Slept Away: Laugh-out-loud YA fiction by Julie Kraut

Whenever I have a question about publishing, I turn to Julie Kraut. She entertains all my idiotic newbie inquiries, cracks me up with her sense of humor, and still manages to make it seem like she’s not laughing at me.

Julie Kraut's new YA release, Slept Away

Julie writes young-adult fiction, and her first book, Hot Mess: Summer in the City, came out last year. Before she started writing full time, she worked in publishing, so she understands the book industry from both angles.

As if that didn’t make her cool enough, Julie traveled through Africa for three months this year, blogging about it along the way. So what if we haven’t met in person? Julie and I are now malaria sisters.

Today Julie’s second young-adult novel, Slept Away, hits bookstore shelves. It already has gotten several great reviews, including this one. Know a pre-teen or teenager who would enjoy reading about a city girl stuck at summer camp? Buy the book!

Here, Julie indulges me once again, answering a few questions about her own writing and publishing process.

Alexis: You’re only 27! How have you authored two books already?


Julie Kraut, author of Slept Away

Julie: I’m 26! This age defying moisturizer isn’t working at all, is it?

Tell us a bit about your new release.

It’s called Slept Away and is young-adult fiction. It’s a story about a city it-girl who gets sent to a rustic sleep away camp and her summer of being an outcast, going through Diet Coke withdrawal, and taking more than a few kickballs to the face. It’s a really fun read and in my own humble opinion, laugh-out-loud hilarious.

How long did it take you to write Slept Away?

From the way start of the proposal to the final copy edit, around 14 months.

Can you explain the process you went through to sell the novel?

Step 1:  Gave it to my kick-ass agent.
Step 2:  Did lots of happy dancing when she called with a deal.

Why did you decide to use a literary agent for your second book, after flying solo for your first?

Pretty much so I could skip to the happy dancing faster.

An agent helps with the proposal, does the selling legwork, negotiates the nitty-gritty of the contract, and handles all of the business so that you, the writer, can actually focus on writing.

You worked in publishing before writing full time. How has that experience helped you as an author?

Being on “the other side of the desk” is such a different experience from working at a publishing house. Still, I was really surprised by how new everything felt when I’d been in the industry for a few years. There’s just more emotion involved when it’s your book and that can change your perspective a lot. That being said, understanding the business has helped in terms of managing expectations, anticipating the process, and digesting the sales and marketing information.

What advice would you give aspiring authors?

Recognize that it’s all part of the process. Everything’s a step forward. The rejection, the painful editorial feedback, the blank page and blinking cursor… Whatever it is that feels like a roadblock or setback is really just a step toward getting published.  Have faith in your talent and ambition.

[Alexis interrupting here: I absolutely love this advice. Everything’s a step forward!]

And in less inspirational advice, back your hard drive up. I’m still mourning what I lost in the Great Crash of ’07. Rest in peace, series of joke haikus on my overactive sweat glands, rest in peace.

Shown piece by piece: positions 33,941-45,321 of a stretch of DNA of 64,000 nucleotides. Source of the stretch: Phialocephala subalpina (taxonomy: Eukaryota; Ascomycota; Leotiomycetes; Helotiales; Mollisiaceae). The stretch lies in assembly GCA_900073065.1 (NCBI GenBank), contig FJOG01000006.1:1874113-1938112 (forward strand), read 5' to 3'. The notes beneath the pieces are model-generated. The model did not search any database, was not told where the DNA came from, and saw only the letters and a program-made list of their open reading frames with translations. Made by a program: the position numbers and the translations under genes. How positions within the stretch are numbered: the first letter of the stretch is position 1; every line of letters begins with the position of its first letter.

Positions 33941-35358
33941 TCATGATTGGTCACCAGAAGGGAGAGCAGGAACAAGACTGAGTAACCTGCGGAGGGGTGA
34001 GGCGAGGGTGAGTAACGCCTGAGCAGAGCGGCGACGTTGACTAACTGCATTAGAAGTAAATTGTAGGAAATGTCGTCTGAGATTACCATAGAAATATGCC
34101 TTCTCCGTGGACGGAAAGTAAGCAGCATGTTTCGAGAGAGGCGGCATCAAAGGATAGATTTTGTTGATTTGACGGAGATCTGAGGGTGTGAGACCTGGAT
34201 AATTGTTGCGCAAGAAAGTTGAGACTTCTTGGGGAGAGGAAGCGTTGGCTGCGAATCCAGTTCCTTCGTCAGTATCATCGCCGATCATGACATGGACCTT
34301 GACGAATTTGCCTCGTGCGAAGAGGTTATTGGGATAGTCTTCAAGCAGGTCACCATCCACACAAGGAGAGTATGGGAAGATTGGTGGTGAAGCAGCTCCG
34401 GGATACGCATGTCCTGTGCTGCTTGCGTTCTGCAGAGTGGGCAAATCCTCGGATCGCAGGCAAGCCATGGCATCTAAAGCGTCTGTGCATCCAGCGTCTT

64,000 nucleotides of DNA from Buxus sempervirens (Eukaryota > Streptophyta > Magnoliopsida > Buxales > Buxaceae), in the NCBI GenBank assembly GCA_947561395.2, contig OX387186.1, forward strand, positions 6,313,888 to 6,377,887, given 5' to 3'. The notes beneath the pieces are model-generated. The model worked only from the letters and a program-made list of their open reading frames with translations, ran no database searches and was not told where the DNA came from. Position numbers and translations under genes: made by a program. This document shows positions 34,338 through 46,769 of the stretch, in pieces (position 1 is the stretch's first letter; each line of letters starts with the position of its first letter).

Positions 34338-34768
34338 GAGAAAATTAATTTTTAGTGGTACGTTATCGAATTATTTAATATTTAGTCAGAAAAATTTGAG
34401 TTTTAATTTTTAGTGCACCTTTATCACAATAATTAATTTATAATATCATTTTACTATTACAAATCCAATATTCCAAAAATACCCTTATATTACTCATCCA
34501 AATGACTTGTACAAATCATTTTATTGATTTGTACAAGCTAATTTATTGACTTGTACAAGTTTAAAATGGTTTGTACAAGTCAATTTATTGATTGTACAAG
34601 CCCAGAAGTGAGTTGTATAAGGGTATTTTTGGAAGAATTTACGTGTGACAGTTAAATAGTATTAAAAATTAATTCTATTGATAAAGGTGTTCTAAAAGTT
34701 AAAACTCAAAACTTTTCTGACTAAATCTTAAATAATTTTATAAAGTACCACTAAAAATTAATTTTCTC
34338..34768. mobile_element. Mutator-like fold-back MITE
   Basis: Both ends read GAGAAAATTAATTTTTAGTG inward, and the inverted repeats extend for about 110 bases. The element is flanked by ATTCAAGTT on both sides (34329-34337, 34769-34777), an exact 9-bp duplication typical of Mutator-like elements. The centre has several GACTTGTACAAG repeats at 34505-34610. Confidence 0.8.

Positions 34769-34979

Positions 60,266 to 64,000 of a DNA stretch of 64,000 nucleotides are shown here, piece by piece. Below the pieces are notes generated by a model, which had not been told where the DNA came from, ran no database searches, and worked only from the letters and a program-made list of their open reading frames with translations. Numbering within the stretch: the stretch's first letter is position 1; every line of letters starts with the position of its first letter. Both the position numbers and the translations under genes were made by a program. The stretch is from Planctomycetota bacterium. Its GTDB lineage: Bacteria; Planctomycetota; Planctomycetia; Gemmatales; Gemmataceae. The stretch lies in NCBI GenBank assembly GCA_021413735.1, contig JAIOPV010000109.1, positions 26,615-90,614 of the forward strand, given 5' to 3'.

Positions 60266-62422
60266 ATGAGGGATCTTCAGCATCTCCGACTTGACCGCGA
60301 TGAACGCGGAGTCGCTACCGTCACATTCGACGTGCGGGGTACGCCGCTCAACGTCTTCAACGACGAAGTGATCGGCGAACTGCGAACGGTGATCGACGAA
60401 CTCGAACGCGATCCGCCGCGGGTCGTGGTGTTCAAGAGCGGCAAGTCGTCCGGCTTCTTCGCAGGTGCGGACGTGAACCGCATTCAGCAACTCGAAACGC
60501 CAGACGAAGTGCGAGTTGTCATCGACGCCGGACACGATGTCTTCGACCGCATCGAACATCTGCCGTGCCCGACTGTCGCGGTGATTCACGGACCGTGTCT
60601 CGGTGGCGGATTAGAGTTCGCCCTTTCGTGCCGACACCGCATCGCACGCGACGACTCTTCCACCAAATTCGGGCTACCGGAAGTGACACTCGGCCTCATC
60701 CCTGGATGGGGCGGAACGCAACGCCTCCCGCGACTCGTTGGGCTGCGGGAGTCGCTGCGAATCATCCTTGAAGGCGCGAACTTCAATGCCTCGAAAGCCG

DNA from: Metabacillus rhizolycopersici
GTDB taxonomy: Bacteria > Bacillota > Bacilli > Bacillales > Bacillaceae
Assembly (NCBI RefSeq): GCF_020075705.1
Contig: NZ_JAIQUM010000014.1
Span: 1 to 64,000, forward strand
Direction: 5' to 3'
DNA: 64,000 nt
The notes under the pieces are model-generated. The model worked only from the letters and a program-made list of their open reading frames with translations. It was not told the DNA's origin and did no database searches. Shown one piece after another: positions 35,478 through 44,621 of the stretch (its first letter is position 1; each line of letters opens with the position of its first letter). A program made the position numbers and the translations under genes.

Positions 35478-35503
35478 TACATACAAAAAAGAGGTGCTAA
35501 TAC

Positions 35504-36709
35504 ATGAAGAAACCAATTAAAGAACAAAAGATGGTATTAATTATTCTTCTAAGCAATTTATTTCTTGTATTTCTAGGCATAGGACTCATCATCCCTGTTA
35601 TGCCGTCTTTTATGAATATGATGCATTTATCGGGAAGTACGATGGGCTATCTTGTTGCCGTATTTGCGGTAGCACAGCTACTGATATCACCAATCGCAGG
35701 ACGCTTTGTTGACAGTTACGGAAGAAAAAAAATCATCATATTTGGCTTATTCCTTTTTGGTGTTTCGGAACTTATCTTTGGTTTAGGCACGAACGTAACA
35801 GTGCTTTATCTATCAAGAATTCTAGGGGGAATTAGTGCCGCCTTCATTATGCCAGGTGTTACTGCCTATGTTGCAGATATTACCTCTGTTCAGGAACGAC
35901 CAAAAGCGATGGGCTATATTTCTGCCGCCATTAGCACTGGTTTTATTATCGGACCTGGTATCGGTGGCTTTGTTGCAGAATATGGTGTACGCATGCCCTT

13 Responses

  1. Aw, thanks. Love the post!

  2. Enjoyed learning about Julie. Any author with a sense of humor is great in my book, and hers comes through loud and laughing in this post.

    Hey Julie – the moisturizer is working fine – you don’t look a day over 23, ask me. 🙂

    The Old Silly from Free Spirit Blog

  3. Great advice. Malaria? Did you really get malaria?


  4. For me, a couple of great take-aways in Julie’s answers. I had no agent for Book One. I’m seeking an agent for Book Two, and though it can at times be painful, her points in that area are well taken.

    And, like Alexis, I too, think the process points are important. Just another step along the highway. Yeah, that’s right, and, useful information when feeling overwhelmed.

    Lastly, Alexis, how lucky are you to have connected with Julie, seems like you to have much in common, even to the point of Africa travel…not something you find every day. She’s a great resources, and you are for her, as well, I’d bet.

    Best Regards, Galen

  5. What a fun and informative interview.

    Jane Kennedy Sutton

  6. I love funny YA books…..seems like lately there have been too many out there that are way too mired in personal tragedy. Thanks for the recommendation on an interesting read I can recommend to the middle-schoolers I know.

    Mystery Writing is Murder

  7. I like the fact that these books are really geared not only to those who are struggling to fit in surroundings they aren’t familiar with vs. parents wanting their child to have a well-rounded upbringing and encompassing all facets of life as they can muster up. May it be a sleep-away camp or a global adventure to Africa: These books aid in the transition between city life and life in nature w/o technology to be seen.

  8. Great interview! I enjoyed reading it. Thanks!
    Beth Fehlbaum, author
    Courage in Patience, a story of HOPE..
    Ch. 1 is online!

  9. Fun and upbeat. Nice post.

  10. I loved this post, Alexis. That was a great interview – her humor really shines through. I’ll definitely try to put her book on the radar to check out for the kid-YA book review blog I do.


    Nancy, from Just a Thought…

  11. I love to see authors promoting other authors. Well done!


  12. Julie rocks! I recently read Slept Away and it was amazing! Go, Julie!!

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